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17 May 2002 Virtual-reality-based system for controlled study of cataplexy
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Abstract
Cataplexy is a sudden loss of voluntary muscle control experienced by narcolepsy patients. It is usually triggered by strong, spontaneous emotions and is more common in times of stress. The Sleep Disorders Unit and the Biomedical Imaging Resource at Mayo Clinic are developing interactive display technology for reliably inducing cataplexy during clinical monitoring. The project is referred to as the Cataplexy/Narcolepsy Activation Program, or CatNAP. We have developed an automobile driving simulation that introduces humorous, surprising, and stress-inducing events and objects as the patient attempts to navigate a vehicle through a virtual town. The patient wears a head-mounted display and controls the vehicle via a driving simulator steering wheel and pedal cluster. As the patient attempts to drive through the town, various objects, sounds or conditions occur that distract, startle, frustrate or amuse. These responses may trigger a cataplectic episode, which can then be clinically evaluated. We believe CatNAP is a novel and innovative example of the effective application of virtual reality technology to study an important clinical problem that has resisted previous approaches. An evaluation phase with volunteer patients previously diagnosed with cataplexy has been completed. The prototype system is being prepared for a full clinical study.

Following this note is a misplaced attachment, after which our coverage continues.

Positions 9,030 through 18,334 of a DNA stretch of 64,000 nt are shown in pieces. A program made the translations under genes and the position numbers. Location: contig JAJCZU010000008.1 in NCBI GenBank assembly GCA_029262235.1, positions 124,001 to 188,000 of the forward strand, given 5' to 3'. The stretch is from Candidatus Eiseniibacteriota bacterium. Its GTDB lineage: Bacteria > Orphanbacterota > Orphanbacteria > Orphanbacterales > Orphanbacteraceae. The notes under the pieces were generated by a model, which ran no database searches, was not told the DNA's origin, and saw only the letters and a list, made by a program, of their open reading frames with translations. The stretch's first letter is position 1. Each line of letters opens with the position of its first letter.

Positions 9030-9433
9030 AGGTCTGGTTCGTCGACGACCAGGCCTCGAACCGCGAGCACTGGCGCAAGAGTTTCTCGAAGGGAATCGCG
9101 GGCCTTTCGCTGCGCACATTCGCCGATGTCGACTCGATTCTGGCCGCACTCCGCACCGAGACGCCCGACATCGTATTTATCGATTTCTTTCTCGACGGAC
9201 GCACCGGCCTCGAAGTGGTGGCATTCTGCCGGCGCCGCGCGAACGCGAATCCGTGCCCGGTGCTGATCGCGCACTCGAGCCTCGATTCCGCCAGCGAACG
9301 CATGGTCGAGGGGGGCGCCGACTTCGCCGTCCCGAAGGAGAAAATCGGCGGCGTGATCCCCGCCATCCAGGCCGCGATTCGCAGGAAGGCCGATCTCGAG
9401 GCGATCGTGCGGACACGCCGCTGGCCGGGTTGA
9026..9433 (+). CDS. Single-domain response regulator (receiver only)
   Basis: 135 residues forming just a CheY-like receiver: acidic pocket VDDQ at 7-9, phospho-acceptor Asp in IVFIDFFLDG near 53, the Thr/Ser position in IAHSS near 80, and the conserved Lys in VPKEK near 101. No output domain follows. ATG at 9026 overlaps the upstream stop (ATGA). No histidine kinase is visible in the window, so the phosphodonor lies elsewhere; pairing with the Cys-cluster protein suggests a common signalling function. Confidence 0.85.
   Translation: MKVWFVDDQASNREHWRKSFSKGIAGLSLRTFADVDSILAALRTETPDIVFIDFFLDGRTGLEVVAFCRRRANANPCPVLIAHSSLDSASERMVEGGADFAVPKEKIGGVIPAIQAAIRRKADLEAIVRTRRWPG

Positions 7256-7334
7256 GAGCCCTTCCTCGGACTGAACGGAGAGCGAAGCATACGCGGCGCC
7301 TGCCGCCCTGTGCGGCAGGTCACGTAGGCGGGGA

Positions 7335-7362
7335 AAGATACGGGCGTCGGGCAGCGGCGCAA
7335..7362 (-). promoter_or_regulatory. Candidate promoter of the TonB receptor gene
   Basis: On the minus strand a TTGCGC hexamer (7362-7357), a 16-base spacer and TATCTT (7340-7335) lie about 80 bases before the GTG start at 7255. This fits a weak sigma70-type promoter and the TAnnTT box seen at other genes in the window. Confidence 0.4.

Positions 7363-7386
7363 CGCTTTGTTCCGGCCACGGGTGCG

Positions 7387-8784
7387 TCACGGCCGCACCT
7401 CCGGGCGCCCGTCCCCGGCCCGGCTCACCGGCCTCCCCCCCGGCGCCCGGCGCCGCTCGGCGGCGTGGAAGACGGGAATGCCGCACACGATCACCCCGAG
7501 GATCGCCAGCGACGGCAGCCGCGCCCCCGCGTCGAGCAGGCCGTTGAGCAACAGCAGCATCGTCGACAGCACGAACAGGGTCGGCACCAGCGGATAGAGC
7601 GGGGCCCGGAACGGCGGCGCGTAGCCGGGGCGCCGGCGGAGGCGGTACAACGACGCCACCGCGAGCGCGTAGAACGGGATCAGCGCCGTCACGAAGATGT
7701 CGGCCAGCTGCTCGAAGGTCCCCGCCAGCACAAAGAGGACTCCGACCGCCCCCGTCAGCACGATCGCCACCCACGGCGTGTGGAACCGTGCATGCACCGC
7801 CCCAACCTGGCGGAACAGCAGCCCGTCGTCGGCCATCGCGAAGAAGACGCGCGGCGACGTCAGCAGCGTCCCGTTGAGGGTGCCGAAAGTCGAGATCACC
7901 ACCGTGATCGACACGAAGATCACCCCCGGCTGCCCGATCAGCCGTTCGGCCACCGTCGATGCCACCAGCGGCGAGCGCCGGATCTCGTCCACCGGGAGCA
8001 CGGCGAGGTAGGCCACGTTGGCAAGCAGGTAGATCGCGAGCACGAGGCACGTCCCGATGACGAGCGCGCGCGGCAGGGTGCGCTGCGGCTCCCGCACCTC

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Kurt E. Augustine, Bruce M. Cameron, Jon J. Camp, Lois E. Krahn, and Richard A. Robb "Virtual-reality-based system for controlled study of cataplexy", Proc. SPIE 4681, Medical Imaging 2002: Visualization, Image-Guided Procedures, and Display, (17 May 2002); https://doi.org/10.1117/12.466950
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